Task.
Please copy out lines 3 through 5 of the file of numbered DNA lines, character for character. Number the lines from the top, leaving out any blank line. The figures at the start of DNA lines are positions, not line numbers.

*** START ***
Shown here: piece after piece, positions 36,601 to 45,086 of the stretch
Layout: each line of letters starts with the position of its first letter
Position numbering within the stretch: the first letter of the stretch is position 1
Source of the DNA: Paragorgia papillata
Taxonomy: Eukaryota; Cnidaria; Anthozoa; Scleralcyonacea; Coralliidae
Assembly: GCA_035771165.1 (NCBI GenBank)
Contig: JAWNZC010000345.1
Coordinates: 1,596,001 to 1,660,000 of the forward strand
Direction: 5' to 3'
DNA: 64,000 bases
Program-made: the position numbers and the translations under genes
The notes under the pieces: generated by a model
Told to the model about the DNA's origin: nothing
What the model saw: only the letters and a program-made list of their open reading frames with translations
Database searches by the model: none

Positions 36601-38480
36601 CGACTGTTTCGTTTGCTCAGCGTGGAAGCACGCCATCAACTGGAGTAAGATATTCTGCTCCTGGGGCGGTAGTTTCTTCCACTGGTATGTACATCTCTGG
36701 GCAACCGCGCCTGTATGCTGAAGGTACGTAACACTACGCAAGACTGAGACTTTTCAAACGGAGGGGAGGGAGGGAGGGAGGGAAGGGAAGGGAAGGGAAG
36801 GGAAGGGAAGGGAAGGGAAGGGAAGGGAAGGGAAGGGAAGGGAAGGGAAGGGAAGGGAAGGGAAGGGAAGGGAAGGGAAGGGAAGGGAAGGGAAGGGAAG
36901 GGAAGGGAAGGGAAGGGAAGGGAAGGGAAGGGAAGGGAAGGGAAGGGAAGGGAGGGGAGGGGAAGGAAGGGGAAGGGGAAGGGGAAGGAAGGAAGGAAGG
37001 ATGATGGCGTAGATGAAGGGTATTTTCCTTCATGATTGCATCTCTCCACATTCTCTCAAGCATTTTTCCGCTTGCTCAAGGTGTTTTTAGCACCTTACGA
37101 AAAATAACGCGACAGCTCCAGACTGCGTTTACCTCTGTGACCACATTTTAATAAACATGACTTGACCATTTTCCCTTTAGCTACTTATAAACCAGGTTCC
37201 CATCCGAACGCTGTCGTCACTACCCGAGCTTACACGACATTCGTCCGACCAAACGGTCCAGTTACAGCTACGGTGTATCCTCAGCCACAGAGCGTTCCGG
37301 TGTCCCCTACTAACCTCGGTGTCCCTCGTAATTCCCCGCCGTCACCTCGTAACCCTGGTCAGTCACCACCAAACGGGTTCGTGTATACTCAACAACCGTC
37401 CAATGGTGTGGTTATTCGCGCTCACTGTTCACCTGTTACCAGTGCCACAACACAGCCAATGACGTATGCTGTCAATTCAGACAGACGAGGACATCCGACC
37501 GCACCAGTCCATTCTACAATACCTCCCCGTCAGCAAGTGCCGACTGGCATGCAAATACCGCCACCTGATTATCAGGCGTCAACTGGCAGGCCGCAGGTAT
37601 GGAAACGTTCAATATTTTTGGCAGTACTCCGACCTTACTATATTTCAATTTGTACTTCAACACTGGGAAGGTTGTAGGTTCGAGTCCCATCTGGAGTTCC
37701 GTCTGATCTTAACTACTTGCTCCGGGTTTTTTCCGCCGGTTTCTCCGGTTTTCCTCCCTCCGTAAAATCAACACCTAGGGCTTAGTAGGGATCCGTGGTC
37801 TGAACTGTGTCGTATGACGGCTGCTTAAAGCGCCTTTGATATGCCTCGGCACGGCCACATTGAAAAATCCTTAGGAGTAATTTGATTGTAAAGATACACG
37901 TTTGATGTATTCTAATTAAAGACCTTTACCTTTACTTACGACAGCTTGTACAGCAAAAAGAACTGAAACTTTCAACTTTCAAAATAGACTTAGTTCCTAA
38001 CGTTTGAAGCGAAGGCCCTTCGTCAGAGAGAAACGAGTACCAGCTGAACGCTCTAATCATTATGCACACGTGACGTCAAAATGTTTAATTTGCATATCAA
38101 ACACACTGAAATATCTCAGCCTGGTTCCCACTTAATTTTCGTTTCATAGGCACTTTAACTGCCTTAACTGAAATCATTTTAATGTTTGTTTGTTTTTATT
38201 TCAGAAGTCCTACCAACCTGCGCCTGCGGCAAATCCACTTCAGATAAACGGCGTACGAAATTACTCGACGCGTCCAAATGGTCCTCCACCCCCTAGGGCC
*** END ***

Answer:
Position numbering within the stretch: the first letter of the stretch is position 1
Source of the DNA: Paragorgia papillata
Taxonomy: Eukaryota; Cnidaria; Anthozoa; Scleralcyonacea; Coralliidae